The other important aspect is that this is the part of firearms that is registered by both the seller and by the government. It is where that you will find the name of whatever brand of gun that you have, i.e Colt or Smith&Wesson, as well as the unique serial number used to identify the weapon. That is what sets the the Ghost Gunner receivers apart from the rest. They do not have the registered serial number that the other guns have. After you have your receiver, all that’s left is assembling the other 20% of the gun, which includes the stock and the barrel.

Ghost Gunner even sells entire CNC milling machines so that you can make the 80% lowers in the comfort of your own home. What’s great about that is that you do not have to be a certified machinist or gun expert to do this. All you have to do is pop in a block of aluminum, do a little clicking, and the machine mills out your receiver, completely free from the prying eyes of Uncle Sam. In addition to their original AR-15 lower, Ghost Gunner also provides receivers and software for MP5, AK-47, and M1911 lowers.


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California’s Solar Panel Mandate Worsens Ongoing Crises

By Indri Schaelicke | United States

The California Energy Commission voted unanimously on Wednesday, May 9th to mandate that all new homes built must have solar power. Those responsible for creation of the policy are hoping that the move will help reduce carbon emissions by switching to a cleaner source of energy. However, they have overlooked several important issues with their solution.

To start, there is no need for increased electricity production in California. The Golden State already produces more solar power than they actually need. To deal with the excess, they have had to export their electricity to neighboring states, as well as prevent energy from solar farms from coming into California. This mandate will only add to the ongoing problem, as large amounts of electricity already flood the market.

Beside the excess amount of electricity California produces, the state is also facing low rates of home ownership. California currently has the third-worst state home ownership rate for millennials, and as the price of houses climbs higher as a result of this policy, that rate will surely continue to drop. Mandating that houses must have solar panels is estimated to raise the price of a new house by about $9,500. Elevated prices will only make it more difficult for first time home buyers to enter into the market, at a time when California is already in the middle of a homelessness crisis. California has the second-most-expensive homes in the nation after Hawaii, and it is dangerous to produce legislation that will raise these prices further.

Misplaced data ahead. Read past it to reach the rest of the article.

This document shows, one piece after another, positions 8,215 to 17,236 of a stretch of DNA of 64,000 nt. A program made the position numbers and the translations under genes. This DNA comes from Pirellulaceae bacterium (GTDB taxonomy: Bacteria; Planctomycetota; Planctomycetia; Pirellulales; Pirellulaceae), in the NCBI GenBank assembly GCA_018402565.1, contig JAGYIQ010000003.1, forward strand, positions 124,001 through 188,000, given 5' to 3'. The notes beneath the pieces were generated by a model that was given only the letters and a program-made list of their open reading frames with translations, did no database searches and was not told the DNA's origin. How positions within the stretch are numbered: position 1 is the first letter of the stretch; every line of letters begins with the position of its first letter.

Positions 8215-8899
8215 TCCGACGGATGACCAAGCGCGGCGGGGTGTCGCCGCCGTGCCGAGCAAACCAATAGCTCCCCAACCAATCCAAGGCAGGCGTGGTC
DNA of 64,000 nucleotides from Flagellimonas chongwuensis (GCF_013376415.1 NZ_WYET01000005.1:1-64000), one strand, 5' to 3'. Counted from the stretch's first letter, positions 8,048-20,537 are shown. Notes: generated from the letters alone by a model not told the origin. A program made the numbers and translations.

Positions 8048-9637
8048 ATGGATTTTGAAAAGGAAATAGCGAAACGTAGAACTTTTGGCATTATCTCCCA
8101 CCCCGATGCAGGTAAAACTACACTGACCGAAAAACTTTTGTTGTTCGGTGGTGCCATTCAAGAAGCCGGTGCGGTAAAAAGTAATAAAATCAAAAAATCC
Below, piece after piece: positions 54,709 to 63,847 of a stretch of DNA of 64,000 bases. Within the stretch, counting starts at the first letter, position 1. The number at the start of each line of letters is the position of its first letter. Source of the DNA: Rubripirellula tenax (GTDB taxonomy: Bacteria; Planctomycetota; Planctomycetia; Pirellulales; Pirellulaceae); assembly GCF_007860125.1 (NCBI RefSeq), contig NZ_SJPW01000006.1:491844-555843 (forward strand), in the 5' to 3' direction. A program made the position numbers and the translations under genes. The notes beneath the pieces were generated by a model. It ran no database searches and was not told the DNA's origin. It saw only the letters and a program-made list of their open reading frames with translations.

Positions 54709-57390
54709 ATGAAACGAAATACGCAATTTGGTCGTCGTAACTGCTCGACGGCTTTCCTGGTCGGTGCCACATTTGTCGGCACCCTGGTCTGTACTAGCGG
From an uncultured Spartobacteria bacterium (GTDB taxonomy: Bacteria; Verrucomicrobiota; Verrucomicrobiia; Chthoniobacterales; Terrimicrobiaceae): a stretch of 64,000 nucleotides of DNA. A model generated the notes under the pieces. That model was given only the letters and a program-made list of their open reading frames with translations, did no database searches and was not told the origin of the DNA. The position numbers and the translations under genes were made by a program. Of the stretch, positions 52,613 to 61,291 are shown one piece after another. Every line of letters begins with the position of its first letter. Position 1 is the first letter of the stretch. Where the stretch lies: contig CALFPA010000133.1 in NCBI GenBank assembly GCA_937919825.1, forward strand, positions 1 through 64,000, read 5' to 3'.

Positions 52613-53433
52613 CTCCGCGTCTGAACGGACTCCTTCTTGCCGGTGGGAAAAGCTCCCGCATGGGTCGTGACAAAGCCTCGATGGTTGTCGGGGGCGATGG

Furthermore, the cost of living in California, which is exorbitantly high already, will only continue to rise. The figure below shows how California has the second highest cost of living for 2017, behind only Hawaii. 

Cost of Living Map

Many people will not be able to afford living in California, causing millions to go into debt or even become homeless. People facing financial difficulty are unable to spend and invest in economies as well as those that are more wealthy. Thus, if fewer people are able to spend large amounts of their income, the economy will not be able to grow well. This could threaten California’s years of strong economic growth.

It is also concerning to see that this policy was created and implemented by a group of unelected politicians – effectively an oligarchy. If the populace does not like the decision, there is little to no way that voters can remove the bureaucrats from office. The creation of this policy is a prime example of how the government seeks to gain control over every aspect of individuals’ lives, by any means necessary. The founding fathers never intended for unelected officials to be able to legislate and create policy that would impact our lives and ability to succeed. The idea of a representative democracy is that we the people are able to elect those we feel will make decisions that we support, and when they cease to do so, remove them from office. It is not possible for the populace to remove a bureaucrat from office.

Therefore, Californians must decry this policy and create a backlash severe enough to convince the Commission to reverse this decision. Otherwise, we can expect considerable hits to the California economy. Scarier still, the state will move towards a reality where bureaucrats commonly make these decisions without accountability.